Systemic Therapy for Prostate Cancer
Systemic therapies are medicines. The patient can receive them in IV infusions or injections or take them as pills. They are generally used in later-stage or metastatic prostate cancer.
Given the rapidly-evolving landscape of treatment for advanced prostate cancer, you are in the best hands at Siteman, where the doctors are knowledgeable about the latest developments in systemic therapy and actively investigating future advances. For patients who have failed standard therapy and are looking for experimental approaches, Siteman offers a range of clinical trials.
There are three main types of systemic therapy for prostate cancer:
- Hormone therapy
What is hormone therapy for prostate cancer?
Prostate cancer is driven by androgens, which are the male sex hormones testosterone and dihydrotestosterone. Hormone therapy prevents prostate cancer cells from obtaining androgens, either by limiting the production of androgens in the body or making it impossible for the androgens to attach to the cancer cells. This slows or halts the progression of prostate cancer.
For patients who have metastatic prostate cancer, or whose prostate cancer has come back after surgery and/or radiation, hormone therapy is the standard of care.
Hormone therapies may be given in different combinations, depending on the stage of the cancer and the health of the patient. New combinations of therapies are always being tested in clinical trials and may be available at Siteman before many other treatment facilities have access to them.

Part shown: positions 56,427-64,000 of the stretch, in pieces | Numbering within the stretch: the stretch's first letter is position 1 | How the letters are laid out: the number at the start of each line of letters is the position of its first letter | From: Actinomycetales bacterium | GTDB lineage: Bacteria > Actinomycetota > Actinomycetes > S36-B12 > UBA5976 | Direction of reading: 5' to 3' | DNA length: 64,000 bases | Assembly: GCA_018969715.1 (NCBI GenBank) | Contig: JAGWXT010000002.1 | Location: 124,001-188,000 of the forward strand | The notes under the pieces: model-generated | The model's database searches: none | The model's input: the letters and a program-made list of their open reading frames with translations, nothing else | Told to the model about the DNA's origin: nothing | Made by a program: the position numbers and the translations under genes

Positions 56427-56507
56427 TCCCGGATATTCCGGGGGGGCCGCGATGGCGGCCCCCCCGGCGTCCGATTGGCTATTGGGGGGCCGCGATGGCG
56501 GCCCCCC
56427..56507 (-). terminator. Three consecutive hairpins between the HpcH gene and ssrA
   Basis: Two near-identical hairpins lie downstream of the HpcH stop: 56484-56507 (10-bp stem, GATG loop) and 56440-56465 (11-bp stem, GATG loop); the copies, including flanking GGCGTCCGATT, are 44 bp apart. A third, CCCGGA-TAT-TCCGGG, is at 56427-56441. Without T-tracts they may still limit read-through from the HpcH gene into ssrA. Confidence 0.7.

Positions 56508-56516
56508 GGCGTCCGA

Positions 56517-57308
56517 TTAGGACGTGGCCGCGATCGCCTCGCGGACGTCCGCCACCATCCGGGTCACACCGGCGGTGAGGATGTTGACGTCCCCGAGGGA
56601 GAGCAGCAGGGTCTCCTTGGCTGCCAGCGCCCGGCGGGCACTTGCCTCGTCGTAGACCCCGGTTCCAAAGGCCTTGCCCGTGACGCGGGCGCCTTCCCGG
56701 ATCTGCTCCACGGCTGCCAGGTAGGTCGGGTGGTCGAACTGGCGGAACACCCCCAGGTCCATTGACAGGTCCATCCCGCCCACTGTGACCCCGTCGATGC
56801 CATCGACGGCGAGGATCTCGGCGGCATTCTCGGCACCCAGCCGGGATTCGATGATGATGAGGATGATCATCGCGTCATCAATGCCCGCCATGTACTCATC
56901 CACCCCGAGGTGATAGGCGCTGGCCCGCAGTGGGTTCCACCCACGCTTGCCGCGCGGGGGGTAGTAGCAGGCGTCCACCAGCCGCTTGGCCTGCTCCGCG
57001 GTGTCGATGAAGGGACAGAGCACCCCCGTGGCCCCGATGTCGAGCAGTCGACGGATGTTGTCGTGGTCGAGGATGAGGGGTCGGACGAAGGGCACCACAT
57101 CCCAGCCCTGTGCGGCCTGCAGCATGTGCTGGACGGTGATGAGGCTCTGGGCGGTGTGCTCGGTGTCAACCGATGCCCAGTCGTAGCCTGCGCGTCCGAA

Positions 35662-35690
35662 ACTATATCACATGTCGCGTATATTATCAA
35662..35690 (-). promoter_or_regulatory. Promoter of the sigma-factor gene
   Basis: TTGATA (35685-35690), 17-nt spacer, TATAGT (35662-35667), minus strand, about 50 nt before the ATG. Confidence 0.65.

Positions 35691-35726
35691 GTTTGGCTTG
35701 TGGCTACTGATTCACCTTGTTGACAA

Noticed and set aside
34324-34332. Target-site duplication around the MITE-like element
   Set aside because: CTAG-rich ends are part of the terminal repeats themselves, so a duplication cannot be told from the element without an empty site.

Hormone therapy can be taken in pill form or received as injections. Patients tend to tolerate it well, but there are some side effects, such as mood swings and hot flashes, that have been compared to a “male menopause.” If necessary, your physician can prescribe you an additional medication to relieve these symptoms.
What is chemotherapy for prostate cancer?
Chemotherapy is seldom used in the treatment of prostate cancer. Only two drugs are approved to treat it, which may be recommended in patients with advanced disease.
What is immunotherapy for prostate cancer?
Immunotherapy uses the body’s immune system to destroy prostate cancer cells. It has revolutionized cancer care owing to its success in treating patients with advanced cancers who have failed conventional chemotherapy. For prostate cancer, only one approved immunotherapy exists (e.g. Provenge®), and it is used for patients who have very advanced disease.
Urologists at Siteman Cancer Center, however, are collaborating with multidisciplinary team of medical oncologists, radiation oncologists, radiologists, and pathologists to explore the role of immunotherapy earlier in prostate cancer. We have active clinical trials using immunotherapy for patients with low-risk disease on active surveillance, as well as immunotherapy for patients otherwise eligible for a prostatectomy, with the goal in both cases to cure patients of their disease. As the role of immunotherapy in prostate cancer continues to expand, it is important to seek care for your prostate cancer at a center that has the newest treatment options available.